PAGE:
This is a bit steep considering you only get back a 'near new' version of the device.
Personally, I'd get my phone insured for the max coverage. You realize how much you rely on the things when you don't have one!
Best advice I ever got was not to part-exchange your old phone when you get a new one. Keep it as an emergency back up.
chris, 21 Nov 2014there is a difference between warranty and extended coverage what article is trying to imply ... morePerhaps it might help if the article did not use warranty and cover interchangably. The title clearly states warranty. It is also does not state about loss or theft. Granted it does mention accidental damage, although not mailicious damage, and with only 3 claims and a $39 excess per claim it is hardly cheap.
Expensive. Some stores in East Europe charge 25 euros for longer warranty.
Fine, whatever! If only people could actually buy the handset....duh! There must have been so few manufactured or an epic fail in terms of marketing strategy! Back to infant school Google and Motorola!
AnonD-196068, 21 Nov 2014Samsung, HTC, Sony, Nokia etc all provide 2 year warranties as standard.there is a difference between warranty and extended coverage what article is trying to imply is like a extended coverage that moto is providing something like insurance also the term warranty would never cover damage of your device regardless the manufacture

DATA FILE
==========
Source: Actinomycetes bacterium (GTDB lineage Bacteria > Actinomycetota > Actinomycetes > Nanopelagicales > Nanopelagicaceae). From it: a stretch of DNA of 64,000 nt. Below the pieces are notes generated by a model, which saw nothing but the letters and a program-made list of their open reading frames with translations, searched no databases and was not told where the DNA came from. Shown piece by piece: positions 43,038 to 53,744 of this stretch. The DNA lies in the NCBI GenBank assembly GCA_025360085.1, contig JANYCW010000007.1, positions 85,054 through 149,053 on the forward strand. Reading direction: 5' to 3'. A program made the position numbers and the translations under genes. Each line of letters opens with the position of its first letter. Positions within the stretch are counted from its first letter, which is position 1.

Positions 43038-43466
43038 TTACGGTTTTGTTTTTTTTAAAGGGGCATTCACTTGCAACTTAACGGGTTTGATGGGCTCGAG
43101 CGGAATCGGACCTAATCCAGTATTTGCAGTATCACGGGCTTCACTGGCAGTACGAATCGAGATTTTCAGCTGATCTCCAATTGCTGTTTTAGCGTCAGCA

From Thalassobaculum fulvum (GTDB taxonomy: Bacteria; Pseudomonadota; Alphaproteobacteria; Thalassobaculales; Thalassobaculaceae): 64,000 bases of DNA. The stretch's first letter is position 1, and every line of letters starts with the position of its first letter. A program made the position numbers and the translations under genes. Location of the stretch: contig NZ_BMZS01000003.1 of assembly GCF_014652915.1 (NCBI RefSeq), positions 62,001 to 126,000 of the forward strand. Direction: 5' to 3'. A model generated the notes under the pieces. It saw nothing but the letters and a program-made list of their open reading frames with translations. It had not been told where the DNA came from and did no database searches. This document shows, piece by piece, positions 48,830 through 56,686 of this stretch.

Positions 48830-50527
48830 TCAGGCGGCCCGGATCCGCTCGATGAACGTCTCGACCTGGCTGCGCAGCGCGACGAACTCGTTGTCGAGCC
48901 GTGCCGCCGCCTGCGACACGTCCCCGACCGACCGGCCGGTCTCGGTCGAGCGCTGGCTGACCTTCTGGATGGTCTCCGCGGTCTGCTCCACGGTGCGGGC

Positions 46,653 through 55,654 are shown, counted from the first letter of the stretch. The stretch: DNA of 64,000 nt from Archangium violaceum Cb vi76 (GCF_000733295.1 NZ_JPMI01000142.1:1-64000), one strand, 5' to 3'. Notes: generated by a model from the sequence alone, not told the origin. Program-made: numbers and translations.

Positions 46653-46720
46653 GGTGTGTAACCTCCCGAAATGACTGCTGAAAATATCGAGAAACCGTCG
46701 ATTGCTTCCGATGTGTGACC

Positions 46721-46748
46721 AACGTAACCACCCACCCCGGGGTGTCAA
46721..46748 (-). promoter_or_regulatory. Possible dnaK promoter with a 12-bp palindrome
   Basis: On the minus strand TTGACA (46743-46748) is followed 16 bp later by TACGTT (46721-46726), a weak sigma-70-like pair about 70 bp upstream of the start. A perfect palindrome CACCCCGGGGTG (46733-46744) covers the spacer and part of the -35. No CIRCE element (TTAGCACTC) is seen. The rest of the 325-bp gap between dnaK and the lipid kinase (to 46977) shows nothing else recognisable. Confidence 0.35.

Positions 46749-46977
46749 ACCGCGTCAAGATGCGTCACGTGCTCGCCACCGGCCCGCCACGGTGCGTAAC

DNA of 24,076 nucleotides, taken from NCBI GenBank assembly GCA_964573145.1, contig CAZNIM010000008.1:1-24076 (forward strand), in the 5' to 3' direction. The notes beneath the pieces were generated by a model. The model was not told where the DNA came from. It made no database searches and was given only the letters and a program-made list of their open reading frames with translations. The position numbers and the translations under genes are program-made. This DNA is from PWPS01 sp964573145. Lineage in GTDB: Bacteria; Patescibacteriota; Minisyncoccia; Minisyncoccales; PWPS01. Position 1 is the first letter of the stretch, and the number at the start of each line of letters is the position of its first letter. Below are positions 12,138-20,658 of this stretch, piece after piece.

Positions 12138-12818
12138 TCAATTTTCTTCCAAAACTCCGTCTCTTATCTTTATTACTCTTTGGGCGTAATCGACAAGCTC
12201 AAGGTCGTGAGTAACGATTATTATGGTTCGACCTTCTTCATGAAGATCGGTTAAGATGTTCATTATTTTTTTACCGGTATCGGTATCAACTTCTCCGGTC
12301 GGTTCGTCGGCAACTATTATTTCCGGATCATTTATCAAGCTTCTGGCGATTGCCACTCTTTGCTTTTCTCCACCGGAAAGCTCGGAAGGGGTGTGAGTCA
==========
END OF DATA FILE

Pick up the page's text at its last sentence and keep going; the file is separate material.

Samsung, HTC, Sony, Nokia etc all provide 2 year warranties as standard.
AnonD-303251, 21 Nov 2014In Portugal, we have 2 years warranty for all productsBut it doesn't cover cases like falling into toilet
AnonD-333584, 21 Nov 2014dangerously close to $800?? and this is a lot for americans? the minimum wage in america is pr... moreBlame globalization and the internet; without those two you would have never known better.
And its not unfair btw.
Anonymous, 21 Nov 2014Who's the phones creator? How will it meet he or she?? Don't understand this article. In the event that you are not being sarcastic, anything which meets its creator (including inanimate objects) is just a term used for being deceased (irreparable).
The context of the article refers to the device being destroyed beyond repair.
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AnonD-333584, 21 Nov 2014dangerously close to $800?? and this is a lot for americans? the minimum wage in america is pr... moreThe minimum wage in America is $7.25 per hr. Multiply that by 40 hours a week (which would be considered standard), and a person's gross is only $290 per week. A typical 4 week month would bring in $1160. Mind you, this is gross. After taxes, medical, dental, and optical insurance, that $290 wkly reduces to roughly $155 net pay. A person would then be looking at something like $622 for the month.
How about food, rent, utilities, clothing, and other necessities? Then there are things you want, like a mobile phone and cable TV, not to mention the bills that come along with having such luxuries. What are your options? Exactly. You don't have any. Tough luck.
So, yes, $800 is dangerously high for lots of people.